The Contribution of Ice Core Studies to the Understanding of Environmental Processes
- C.C. Langway Jr.,
- H. Oeschger and
- W. Dansgaard
Published Online: 18 MAR 2013
Copyright 1985 by the American Geophysical Union.
Greenland Ice Core: Geophysics, Geochemistry, and the Environment
How to Cite
Oeschger, H. (1985) The Contribution of Ice Core Studies to the Understanding of Environmental Processes, in Greenland Ice Core: Geophysics, Geochemistry, and the Environment (eds C.C. Langway, H. Oeschger and W. Dansgaard), American Geophysical Union, Washington, D. C.. doi: 10.1029/GM033p0009
- Published Online: 18 MAR 2013
- Published Print: 1 JAN 1985
Print ISBN: 9780875900575
Online ISBN: 9781118664155
- Ice sheets—Greenland—Addresses, essays, lectures;
- Greenland Ice Sheet Program
Data obtained from the studies of polar ice cores supplement the records available from tree rings, peat bogs, lake and ocean sediments, and provide a relatively new data source to understand processes of the complex climatic and global cycles. The main sources of ice core data are stable and radioactive isotopes, soluble and particulate matter, and the composition of the gases occluded in the ice. Such information can be used to investigate the history and the variability of carbon dioxide and the climate system.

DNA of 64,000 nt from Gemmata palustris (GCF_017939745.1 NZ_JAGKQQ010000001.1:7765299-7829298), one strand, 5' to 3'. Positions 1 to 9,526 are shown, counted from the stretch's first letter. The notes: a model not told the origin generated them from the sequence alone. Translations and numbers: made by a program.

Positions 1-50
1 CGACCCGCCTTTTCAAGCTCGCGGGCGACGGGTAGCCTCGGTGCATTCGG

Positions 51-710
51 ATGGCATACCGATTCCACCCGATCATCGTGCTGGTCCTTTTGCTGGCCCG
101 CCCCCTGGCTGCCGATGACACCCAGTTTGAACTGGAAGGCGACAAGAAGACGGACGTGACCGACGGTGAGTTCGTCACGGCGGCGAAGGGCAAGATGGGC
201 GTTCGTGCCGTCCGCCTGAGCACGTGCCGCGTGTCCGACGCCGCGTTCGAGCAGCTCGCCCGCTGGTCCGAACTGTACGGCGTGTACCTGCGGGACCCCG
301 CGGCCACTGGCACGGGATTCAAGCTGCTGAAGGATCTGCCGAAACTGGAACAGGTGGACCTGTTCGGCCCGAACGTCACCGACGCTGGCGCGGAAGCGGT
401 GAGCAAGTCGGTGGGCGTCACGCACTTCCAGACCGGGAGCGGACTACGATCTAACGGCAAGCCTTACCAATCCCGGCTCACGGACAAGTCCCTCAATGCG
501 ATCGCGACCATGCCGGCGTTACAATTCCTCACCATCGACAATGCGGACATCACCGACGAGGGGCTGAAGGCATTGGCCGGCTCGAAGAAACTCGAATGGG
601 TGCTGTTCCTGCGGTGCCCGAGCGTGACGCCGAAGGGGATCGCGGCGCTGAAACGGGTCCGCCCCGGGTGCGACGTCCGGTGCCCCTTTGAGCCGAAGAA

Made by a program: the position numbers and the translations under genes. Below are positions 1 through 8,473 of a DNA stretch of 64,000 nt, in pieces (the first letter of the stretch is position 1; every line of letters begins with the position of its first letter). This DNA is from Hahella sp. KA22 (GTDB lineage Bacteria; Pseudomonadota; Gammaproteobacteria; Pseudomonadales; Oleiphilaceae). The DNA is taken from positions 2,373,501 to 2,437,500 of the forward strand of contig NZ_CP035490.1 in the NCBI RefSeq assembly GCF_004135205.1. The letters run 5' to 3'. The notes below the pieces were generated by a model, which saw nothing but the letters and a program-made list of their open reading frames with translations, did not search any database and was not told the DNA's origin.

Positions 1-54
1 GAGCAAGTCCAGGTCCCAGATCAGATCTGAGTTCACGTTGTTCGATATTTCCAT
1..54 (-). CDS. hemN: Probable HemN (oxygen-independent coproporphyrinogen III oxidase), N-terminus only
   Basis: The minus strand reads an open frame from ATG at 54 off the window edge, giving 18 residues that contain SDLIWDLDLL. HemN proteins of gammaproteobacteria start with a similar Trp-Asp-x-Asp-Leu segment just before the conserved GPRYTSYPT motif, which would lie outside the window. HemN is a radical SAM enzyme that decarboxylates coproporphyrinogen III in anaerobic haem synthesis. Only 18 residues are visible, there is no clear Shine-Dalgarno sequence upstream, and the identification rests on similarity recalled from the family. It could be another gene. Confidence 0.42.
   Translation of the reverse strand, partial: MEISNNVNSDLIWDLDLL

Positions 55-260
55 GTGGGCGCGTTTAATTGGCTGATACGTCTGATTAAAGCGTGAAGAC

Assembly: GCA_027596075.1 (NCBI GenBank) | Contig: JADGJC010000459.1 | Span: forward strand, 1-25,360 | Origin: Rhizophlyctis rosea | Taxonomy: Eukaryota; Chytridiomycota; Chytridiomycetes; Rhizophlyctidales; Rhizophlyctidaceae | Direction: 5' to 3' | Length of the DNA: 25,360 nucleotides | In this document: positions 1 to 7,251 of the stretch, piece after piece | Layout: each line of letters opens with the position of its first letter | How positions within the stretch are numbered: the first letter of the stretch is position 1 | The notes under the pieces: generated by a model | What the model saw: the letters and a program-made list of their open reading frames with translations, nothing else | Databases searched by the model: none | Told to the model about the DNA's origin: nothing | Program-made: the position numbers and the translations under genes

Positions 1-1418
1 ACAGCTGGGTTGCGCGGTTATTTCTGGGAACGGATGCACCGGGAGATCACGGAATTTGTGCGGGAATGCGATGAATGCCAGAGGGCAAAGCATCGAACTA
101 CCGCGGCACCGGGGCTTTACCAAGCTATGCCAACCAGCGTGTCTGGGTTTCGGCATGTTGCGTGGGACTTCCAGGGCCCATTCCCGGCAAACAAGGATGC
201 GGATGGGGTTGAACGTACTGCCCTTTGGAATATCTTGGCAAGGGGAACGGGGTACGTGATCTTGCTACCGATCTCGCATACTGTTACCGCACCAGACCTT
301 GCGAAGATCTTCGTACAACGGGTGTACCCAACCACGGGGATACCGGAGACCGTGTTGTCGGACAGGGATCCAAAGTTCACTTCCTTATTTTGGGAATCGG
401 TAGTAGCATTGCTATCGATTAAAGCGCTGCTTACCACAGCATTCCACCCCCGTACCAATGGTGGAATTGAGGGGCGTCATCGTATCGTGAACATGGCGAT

Temperature and other climatic data obtained from δ18O measurements of polar ice cores can be correlated with similar information obtained from carbonate lake sediments. Comparison of the δ18O profiles of the Dye 3 ice core and central European lake sediments show distinct similarities such as the identification of the Older Dryas-Bolling/Allerød-Younger Dryas-Preboreal sequence.
Measurements of the cosmic ray produced isotope 10Be on only 1 kg polar ice samples are possible by accelerator mass spectrometry. The resulting data reveals the 11-year solar modulation cycle and the Maunder Minimum of solar activity from 1645 to 1745 AD. The 10Be concentration values for the Maunder Minimum are a factor 1.6 higher than the average for the past 800 years. Using a carbon cycle model these 10Be variations can be compared to the 14C variations found in tree rings. The relatively good correlation suggests a common origin of the 10Be and 14C fluctuations and serves as a check of carbon cycle models. During the Wisconsin stage all of the Dye 3 ice core parameters measured to date (δ18O, CO2/air, SO4 −, NO3 −, Cl−, dust) show values fluctuating between two different boundary conditions. This suggests that the climate system existing at that time oscillated between a cold and a warm state, probably strongly influenced by different ocean circulations and ice cover. During the Wisconsin stage a cold system dominated; the transition to the Holocene is considered as the final transition to a warm state. Thereafter the boundary conditions did not allow the systems to switch back to a cold state.